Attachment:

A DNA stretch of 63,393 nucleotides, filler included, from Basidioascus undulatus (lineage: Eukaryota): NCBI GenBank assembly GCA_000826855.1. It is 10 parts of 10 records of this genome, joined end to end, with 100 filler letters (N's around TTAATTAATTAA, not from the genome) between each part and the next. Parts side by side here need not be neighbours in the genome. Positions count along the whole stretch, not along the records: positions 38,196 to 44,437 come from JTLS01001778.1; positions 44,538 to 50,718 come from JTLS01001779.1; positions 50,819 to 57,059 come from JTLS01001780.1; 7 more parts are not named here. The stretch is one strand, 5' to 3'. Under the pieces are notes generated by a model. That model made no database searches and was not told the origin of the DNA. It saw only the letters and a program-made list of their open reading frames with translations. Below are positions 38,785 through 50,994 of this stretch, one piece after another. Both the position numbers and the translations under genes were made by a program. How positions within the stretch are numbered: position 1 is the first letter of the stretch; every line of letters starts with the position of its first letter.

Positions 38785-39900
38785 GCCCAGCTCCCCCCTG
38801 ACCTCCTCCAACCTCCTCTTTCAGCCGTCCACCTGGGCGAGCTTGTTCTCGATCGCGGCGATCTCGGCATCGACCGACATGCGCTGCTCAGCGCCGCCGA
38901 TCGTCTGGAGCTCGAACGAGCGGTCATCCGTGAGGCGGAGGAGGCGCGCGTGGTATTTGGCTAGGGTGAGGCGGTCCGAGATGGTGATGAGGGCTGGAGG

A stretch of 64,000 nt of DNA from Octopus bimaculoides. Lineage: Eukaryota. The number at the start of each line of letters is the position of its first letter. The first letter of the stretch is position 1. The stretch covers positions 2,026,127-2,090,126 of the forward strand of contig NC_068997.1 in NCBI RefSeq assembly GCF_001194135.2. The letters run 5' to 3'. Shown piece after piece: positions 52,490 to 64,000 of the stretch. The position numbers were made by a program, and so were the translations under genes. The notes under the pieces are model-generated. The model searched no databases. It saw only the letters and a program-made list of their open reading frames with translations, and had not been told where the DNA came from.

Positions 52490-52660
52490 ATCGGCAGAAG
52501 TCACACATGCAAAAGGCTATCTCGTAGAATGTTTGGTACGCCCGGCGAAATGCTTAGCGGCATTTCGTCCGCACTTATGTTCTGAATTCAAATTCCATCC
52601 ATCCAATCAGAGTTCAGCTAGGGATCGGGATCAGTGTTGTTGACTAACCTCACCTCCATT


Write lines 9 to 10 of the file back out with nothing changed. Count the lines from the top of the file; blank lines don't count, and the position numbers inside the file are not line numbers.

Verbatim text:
52501 TCACACATGCAAAAGGCTATCTCGTAGAATGTTTGGTACGCCCGGCGAAATGCTTAGCGGCATTTCGTCCGCACTTATGTTCTGAATTCAAATTCCATCC
52601 ATCCAATCAGAGTTCAGCTAGGGATCGGGATCAGTGTTGTTGACTAACCTCACCTCCATT